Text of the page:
Firefox 55 brings WebVR, faster search, and a thousand tabs

A lot of people already live in their browsers, but there are still some things that browsers, even with advanced technologies, aren't able to do. That's especially true with applications and use cases that require sophisticated and resource-heavy graphics. Trying to prove that such is not the case anymore, Mozilla has just pushed out the latest version of Firefox that pushes performance to the limit. And what better proof of that than by adopting WebVR to bring virtual reality to the masses. The masses that have VR headsets, that is.

WebGL aimed to bring hardware-accelerated graphics to the browser, enough to make graphics-intensive games that require nothing more than your browser. In that vein, WebVR aims to offer a standard for VR experiences inside browsers as well, no plugins required. Mozilla boasts that Firefox is the first desktop browser to bring WebVR support to the public, though Google has been playing around with that in Chrome for months now.

It's not exactly a "for the masses" affair though. For one, it's only available for desktop versions of Firefox. Secondly, you need an Oculus Rift or HTC Vive to actually experience it, which practically limits it to Windows PCs. Should you meet those requirements, you'll be able to click on a special goggles icon that will appear in WebVR-compatible sites. Mozilla has also launched a new Mozilla VR website to showcase its WebVR experiences.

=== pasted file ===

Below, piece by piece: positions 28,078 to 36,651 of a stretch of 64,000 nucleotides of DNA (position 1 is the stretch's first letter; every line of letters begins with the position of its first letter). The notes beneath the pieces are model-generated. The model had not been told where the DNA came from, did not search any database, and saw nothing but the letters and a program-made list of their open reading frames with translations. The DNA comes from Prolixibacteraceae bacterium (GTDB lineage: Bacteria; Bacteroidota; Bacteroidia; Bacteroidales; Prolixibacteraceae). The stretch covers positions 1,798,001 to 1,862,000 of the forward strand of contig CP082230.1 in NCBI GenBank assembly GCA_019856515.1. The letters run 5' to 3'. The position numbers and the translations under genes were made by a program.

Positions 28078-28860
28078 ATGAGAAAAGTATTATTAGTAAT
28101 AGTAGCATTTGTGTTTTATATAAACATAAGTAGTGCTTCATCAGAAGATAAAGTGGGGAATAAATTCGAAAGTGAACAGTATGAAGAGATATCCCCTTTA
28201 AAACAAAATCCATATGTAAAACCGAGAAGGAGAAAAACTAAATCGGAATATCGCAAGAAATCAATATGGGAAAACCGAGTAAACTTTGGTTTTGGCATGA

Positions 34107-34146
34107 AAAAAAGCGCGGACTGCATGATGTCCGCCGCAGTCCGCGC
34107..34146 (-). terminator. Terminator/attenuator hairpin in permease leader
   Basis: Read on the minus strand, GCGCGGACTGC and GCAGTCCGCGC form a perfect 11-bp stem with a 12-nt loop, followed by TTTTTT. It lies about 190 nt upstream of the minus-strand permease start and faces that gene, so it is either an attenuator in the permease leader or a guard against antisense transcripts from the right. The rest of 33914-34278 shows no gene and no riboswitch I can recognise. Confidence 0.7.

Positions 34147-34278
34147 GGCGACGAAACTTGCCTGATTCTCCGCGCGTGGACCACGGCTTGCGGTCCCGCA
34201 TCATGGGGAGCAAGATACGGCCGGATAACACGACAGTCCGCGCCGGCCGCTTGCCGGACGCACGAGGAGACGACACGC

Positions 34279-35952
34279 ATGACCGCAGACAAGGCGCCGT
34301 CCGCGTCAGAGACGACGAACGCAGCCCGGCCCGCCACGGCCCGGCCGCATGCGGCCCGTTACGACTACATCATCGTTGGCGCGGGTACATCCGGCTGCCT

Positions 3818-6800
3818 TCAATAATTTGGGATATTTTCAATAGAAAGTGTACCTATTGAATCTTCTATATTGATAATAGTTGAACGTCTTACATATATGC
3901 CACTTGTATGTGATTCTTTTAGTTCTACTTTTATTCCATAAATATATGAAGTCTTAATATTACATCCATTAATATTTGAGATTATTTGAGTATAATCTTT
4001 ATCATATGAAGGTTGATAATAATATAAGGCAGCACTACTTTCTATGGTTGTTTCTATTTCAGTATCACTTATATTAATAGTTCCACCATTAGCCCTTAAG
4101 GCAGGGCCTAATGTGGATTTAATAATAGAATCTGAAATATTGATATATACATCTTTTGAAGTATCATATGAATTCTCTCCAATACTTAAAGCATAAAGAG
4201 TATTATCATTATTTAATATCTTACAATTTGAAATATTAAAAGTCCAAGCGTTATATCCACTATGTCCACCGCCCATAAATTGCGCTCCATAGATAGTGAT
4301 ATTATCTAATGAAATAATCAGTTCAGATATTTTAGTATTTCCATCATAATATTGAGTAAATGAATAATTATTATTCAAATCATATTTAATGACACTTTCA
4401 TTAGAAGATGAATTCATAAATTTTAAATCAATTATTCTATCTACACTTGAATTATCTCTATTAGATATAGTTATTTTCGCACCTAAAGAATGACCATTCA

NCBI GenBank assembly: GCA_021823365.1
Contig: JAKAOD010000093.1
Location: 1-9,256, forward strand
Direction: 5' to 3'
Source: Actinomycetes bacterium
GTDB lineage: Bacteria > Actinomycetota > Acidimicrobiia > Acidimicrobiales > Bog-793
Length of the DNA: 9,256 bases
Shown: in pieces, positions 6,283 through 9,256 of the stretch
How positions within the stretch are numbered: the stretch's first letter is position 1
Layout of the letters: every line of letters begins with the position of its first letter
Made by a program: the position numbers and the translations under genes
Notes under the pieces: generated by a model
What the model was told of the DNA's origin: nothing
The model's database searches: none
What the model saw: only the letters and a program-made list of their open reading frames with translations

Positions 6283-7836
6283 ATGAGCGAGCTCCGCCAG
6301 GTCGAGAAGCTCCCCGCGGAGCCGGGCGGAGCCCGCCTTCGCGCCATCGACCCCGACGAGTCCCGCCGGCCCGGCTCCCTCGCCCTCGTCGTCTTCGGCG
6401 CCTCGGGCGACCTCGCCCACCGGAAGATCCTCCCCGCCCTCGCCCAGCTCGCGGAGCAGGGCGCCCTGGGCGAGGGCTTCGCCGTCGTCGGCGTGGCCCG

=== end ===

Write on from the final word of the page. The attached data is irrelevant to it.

Mozilla hasn't forgotten those of us with no access to such gear. While not as sensational, Firefox 55 also offers equally critical improvements, especially in the areas of performance. Continuing its push for multi-process support, Firefox now lets users choose how many processes to split tabs into. Those with more RAM on their devices can opt to bump up the number higher to take advantage of their hardware.

Google may have axed its instant search results feature, but that doesn't mean search has to be slower. Especially not with Firefox's improved search selection. You can now just type in your search terms and then click on the search engine you want to use rather than having to decide beforehand. Default search engines include Yahoo, Google, Bing, Amazon, DuckDuckGo, Twitter, and Wikipedia but you are always free to add more of your own.

SOURCE: Mozilla